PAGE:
to call a filter. Then again, I think usage now fits what you say,
since most people call their personal logs "blogs."

I think I started with a notebook (http://ezone.org/xian/breathing/)
which was one of them hand-coded, simple navigation, no
bells-and-whistles online journals (remember the diary-l mailing list),
and I used it as a daily writing practice and a place to air my
thoughts, rarely linking out to the external web. Today I think a site
like this would be called a blog, but of course we hadn't heard that
word yet (this was 1997).
  
inkwell.vue.182 : Rebecca Blood, "The Weblog Handbook"
permalink #14 of 124: Sean Harding (sharding) Fri 2 May 03 14:25
    
Terminology seems kind of sticky here.

For some reason, the word "blog" is a HUGE turnoff to me. I do use it
sometimes, but only because I feel that I must in order to be understood by
some of the people I'm talking to. I don't know why it bothers me so much,
but I do hate it...
  
inkwell.vue.182 : Rebecca Blood, "The Weblog Handbook"
permalink #15 of 124: Rebecca Blood (rebeccablood) Fri 2 May 03 15:12
    
Christian, you're right, blog does come from weblog, and weblog comes
from Jorn, who maintains a filter-style site. Read about it here:
<http://www.rebeccablood.net/essays/weblog_history.html>

But distinctions are useful if you're going to talk about weblogs.
People just talk in circles when one of them is using the term "weblog"
to describe a link-driven site and another to refer to a teenage
girl's online diary. When I talk to reporters, the first thing I have
to do is to figure out which kind of site they are thinking of when
they start asking questions. "Why would someone maintain a filter?" is
a very different question from "Why does someone maintain an online
diary?"

So assuming that the format makes it a weblog, what do we have?

Well, we have link-driven sites. Sites that are essentially
pre-surfing the Web. "Links and commentary" was the definition of a
weblog back in the day, and there are still lots of sites doing just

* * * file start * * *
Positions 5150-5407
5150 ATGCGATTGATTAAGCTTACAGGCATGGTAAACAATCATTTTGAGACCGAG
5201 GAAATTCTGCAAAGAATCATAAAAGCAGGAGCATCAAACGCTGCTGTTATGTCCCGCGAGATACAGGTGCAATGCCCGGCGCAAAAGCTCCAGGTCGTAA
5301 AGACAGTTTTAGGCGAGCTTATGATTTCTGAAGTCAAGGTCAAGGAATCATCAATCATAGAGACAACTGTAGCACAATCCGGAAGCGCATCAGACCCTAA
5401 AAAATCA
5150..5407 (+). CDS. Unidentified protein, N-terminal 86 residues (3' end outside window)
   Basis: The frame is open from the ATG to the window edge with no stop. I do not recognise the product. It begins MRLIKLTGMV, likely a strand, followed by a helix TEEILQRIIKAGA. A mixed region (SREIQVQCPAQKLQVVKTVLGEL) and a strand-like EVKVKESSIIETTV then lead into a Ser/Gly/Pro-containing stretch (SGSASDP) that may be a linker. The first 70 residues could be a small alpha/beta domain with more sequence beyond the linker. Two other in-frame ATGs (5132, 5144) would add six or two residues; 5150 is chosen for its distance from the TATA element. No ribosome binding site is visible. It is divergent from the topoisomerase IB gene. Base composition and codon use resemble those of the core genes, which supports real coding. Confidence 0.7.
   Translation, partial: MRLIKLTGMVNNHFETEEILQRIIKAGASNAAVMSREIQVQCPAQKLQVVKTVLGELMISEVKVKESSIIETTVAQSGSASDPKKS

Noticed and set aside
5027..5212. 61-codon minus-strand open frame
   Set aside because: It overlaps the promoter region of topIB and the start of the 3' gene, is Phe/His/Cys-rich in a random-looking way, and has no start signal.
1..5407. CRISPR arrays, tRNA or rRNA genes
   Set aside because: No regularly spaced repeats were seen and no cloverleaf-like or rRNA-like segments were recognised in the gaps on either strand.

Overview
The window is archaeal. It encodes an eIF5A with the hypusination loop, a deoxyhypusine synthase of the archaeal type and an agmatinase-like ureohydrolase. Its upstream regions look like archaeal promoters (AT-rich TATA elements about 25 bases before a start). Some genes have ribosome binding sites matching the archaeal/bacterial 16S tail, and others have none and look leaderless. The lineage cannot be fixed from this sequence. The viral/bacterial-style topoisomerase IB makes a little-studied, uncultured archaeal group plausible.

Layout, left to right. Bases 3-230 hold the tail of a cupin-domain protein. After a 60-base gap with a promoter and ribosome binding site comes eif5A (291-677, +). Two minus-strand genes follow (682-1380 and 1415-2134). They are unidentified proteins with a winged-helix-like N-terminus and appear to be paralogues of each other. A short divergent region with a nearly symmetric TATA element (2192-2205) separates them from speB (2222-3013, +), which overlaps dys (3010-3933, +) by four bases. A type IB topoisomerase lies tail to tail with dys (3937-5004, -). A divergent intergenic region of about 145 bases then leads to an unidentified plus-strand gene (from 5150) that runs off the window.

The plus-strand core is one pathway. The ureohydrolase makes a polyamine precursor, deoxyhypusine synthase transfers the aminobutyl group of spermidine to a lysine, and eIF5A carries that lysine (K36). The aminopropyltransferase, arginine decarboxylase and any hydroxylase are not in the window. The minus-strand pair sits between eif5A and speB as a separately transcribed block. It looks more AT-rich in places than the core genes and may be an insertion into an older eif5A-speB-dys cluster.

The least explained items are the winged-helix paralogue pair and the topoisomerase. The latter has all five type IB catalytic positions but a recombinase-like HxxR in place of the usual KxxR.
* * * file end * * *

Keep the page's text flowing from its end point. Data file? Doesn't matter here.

that. I think the term "filter" clearly describes what they do.

And we have the short-form diary-style sites. Maintainers of these
sites almost universally referred to themselves as "blogs" when they
first began appearing, and I think it's because most of them were using
a tool called "Blogger" to create their sites. The Blogger interface
doesn't encourage the addition of a link--it encourages a post. I think
that's one of the reasons blog-style became so popular so quickly.

Notebooks--I just made that up. I kept running across sites that were
personal but not diaristic, with longer, more introspective pieces,
more finished pieces of writing. Some of them featured links, but they
weren't about the links as much as they were about ideas. They seemed
to me to be something different from the two other extremes.

The truth is, of course, that most weblogs do all three things from
time to time, and weblogs change over time. Some people move to longer,
more thought-out pieces from the shorter style blurt; some of the
original filters now use links as springboards for extended posts on
their own point of view. The latest fad is notebook-style pieces in the
main site, with a list of links in the sidebar to satisfy that primal
urge to share links. I've heard people describe my site as a notebook
after reading my definitions; I think of it as a filter, but I do
definitely write longer posts now <http://www.rebeccablood.net/> than I
did when I began <http://www.rebeccablood.net/archive/1999/04.html>. 

None of these definitions is cut and dried, I was just trying to
provide a framework for discussing the varieties of weblogs that have
emerged over the years.

Sean: I feel your pain. I don't like the term, either, and I like even
less the habit people have of appending it to any and all words. Just
call your site a weblog--or go all old-school and call it a "home
page". :)
  
inkwell.vue.182 : Rebecca Blood, "The Weblog Handbook"
permalink #16 of 124: Sean Harding (sharding) Fri 2 May 03 15:25
    <scribbled by sharding Fri 2 May 03 15:26>
  
inkwell.vue.182 : Rebecca Blood, "The Weblog Handbook"
permalink #17 of 124: Sean Harding (sharding) Fri 2 May 03 15:31
    
I'm reposting that last one because I accidentally posted it before I 
was finished...

Yes, I just call mine a "weblog" for the most part.
 
One thing I've been thinking about a bit lately (and posting about on the
Well, but not on my weblog) is the range of topics covered by weblogs.
While there are probably weblogs out there that relate to nearly any 
topic one can imagine, most of the high profile ones fall into one of a 
small number of categories. Weblogging at the moment seems to be 
disproportionately focused on weblogging about weblogging ("metablogging"
if you don't mind another "blog" word), politics and web technology. 
 
In my mind, this is much like having 200 channels of cable, with 100
of them broadcasting only sports and the other 100 running shows about
making TV shows.  It's great if you're a sports nut or a video geek,
but otherwise it's a little frustrating. I personally feel a great 
hunger for weblogs about other topics. The politics thing is simply
overdone in my mind, and I don't care enough about weblogging itself
(this may even be another form of politics if you think about it) to
want to read dozens of daily posts about it. So I spend time trying to
find more weblogs that are to my liking. But since so much of the
weblog world focuses around the core ("a-list") weblogs, and most of